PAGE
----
Tai Chi Chuan
Tai Chi Chuan is a martial art that focuses on cultivation of chi, or inner strength rather than the use of physical force. The Chinese characters for Tai Chi Chuan can
be translated as 'Supreme Ultimate Boxing', not a claim to be made lightly in China. The notion of 'supreme ultimate'
is often associated with the Chinese concept of yin-yang, the concept that one can see a dynamic duality ( male/female,
active/passive, light/dark, forceful/yielding, etc.) in all things. Boxing (chuan is literally "fist") can be thought of here
as the means of achieving this discipline.
Tai Chi as practiced in the west today, can perhaps best be thought
of as a moving form of meditation and yoga combined. There are a number of exercise forms or sets which consist of a sequence
of slow and controlled movements. Many of these movements are originally derived from the martial arts which in turn derived
them from the natural movements of actual and mythical animals and birds, and in Tai Chi are performed slowly and gracefully
with smooth and even transitions between them.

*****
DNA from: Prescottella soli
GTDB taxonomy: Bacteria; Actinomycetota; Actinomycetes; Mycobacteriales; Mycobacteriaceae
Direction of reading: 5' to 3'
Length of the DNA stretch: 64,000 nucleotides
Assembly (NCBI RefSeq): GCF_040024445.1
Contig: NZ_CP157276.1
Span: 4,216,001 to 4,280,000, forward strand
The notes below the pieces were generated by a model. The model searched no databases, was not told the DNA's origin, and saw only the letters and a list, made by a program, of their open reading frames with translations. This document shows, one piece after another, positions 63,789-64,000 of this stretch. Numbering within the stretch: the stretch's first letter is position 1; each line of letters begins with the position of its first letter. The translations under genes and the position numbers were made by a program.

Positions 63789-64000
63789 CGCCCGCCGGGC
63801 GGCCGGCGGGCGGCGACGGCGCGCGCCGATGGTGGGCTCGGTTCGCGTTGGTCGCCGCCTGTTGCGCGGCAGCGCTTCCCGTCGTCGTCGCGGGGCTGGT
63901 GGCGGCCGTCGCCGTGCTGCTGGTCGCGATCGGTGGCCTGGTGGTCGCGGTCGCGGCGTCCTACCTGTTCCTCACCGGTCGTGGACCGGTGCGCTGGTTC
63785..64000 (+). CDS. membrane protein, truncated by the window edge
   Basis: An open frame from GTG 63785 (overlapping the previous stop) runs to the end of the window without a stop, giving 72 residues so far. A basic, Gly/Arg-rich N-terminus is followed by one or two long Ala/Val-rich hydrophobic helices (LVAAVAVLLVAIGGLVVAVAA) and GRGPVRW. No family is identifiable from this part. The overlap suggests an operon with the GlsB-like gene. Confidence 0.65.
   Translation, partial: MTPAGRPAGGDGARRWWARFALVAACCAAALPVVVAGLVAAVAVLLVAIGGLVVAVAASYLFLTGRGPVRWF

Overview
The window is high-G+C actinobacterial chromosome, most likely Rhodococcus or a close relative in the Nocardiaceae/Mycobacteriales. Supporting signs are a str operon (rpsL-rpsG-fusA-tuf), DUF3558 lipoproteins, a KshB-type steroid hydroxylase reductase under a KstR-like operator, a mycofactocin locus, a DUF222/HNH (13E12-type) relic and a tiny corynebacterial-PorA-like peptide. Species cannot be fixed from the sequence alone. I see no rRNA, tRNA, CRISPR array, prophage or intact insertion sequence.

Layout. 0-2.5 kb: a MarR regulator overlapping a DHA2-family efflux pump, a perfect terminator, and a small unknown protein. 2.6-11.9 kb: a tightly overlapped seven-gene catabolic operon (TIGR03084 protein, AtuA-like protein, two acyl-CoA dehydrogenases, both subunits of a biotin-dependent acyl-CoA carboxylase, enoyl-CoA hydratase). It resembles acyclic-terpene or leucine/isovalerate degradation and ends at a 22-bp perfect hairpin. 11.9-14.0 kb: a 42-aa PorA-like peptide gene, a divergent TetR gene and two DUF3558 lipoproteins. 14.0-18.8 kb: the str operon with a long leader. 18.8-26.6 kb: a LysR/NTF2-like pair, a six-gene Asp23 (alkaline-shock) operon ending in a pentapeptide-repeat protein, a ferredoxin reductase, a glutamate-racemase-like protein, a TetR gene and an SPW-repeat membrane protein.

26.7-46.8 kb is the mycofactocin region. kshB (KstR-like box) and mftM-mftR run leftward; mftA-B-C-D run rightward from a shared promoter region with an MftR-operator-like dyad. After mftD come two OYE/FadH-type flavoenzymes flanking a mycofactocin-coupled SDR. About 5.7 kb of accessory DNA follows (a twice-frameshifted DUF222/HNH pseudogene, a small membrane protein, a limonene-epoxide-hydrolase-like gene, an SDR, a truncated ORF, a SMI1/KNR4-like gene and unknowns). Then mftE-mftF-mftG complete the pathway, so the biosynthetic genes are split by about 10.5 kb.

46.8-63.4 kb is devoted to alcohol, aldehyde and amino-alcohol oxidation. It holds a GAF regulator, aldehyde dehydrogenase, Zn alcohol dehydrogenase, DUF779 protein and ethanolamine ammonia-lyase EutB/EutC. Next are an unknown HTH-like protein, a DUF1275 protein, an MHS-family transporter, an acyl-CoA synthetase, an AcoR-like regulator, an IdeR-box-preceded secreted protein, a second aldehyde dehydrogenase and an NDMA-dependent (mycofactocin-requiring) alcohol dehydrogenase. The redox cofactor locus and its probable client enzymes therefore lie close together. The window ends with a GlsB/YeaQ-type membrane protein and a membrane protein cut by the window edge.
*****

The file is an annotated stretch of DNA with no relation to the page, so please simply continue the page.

For many practitioners the focus in doing them is not first
and foremost martial, but as a meditative exercise for the body. For others the combat aspects of Tai Chi are of considerable
interest. In Chinese philosophy and medicine there is the concept of chi, a vital
force that animates the body. One of the aims of Tai Chi is to foster the circulation of chi
within the body to enhance the health and vitality of the person. This chi circulates
in patterns that are closely connected to the nervous and vascular systems, acupuncture points, Hindu chakra points, and other
Another aim of Tai Chi is to foster a calm and tranquil mind, focused on the precise
execution of these exercises. Leaning to do them correctly provides a practical avenues for learning about such things as
balance, alignment, fine-scale motor control, rhythm of movement, the genesis of movement from the body's center, and so on.
Thus the practice of Tai Chi can in some measure contribute to being able to better stand, walk, move, run, etc. in other
spheres of life as well, Many practitioners notice benefits in terms of correcting poor postural alignment or movement patterns
which can contribute to tension or injury. Furthermore the meditative nature of the exercises is calming and relaxing in and